Then came the Yankee Stadium "interfaith worship service" which was held in New York City following the terrorist attacks on the World Trade Center, the Pentagon, and the would be airliner attack that was short-circuited and crashed near Shanksville, Pennsylvania. With the Atlantic District President, Rev. Dr. David Benke participating in worship with both Christians and non-Christians, our Synod entered a period of controversy that once again ended in a lack of resolution, and increased the uncertainty respecting what our Synod believed, taught and confessed – not to mention how that faith ought to be practiced among us.
As true children of the Age of Enlightenment, our Synodical leaders once again failed to speak the truth to error and correct it. The uncertainty of our Synod's position respecting joint worship with those with whom we are not in fellowship came to visit us again with the December 14, 2012, Newtown, Connecticut, school shooting. Once again the Synod sounded an uncertain trumpet when the President of the Synod, Matthew Harrison at first corrected the error and then apologized for "mishandling" the situation. Now, virtually no pastor in the Synod knows what our church body's position is respecting such situations and there is little if any need for any pastor of the Synod to fear correction for participating in such events. Dogma is divisive and bad while tolerance and acceptance is good - perfect Age of Enlightenment thinking.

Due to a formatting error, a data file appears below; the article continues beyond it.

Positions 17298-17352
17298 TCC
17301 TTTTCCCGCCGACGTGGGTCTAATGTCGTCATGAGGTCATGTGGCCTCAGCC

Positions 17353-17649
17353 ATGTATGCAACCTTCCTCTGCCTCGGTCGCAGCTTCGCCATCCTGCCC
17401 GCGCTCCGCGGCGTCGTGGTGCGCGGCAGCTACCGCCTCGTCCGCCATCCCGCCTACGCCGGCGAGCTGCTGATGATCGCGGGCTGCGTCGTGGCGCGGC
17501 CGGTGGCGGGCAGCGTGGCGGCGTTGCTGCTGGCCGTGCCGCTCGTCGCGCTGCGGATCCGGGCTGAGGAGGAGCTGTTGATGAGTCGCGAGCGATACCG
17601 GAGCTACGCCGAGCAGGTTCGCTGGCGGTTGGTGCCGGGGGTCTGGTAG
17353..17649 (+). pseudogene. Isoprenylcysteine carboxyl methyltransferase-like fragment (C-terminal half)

It was philosopher Jorge Agustín Nicolás Ruiz de Santayana y Borrás, who rightly said, "Those who cannot remember the past are condemned to repeat it." Unfortunately The Lutheran Church - Missouri Synod has been forgetting its past for the last 68 years since The Statement of the 44. In the spirit of the Age of Enlightenment we have exalted tolerance, acceptance, and diversity at the expense of pure doctrine. To be sure, voices of objection have been raised again and again but without significant result. Endless study and inconclusive discussion of the issues that divide us are not an end in themselves and resolve nothing.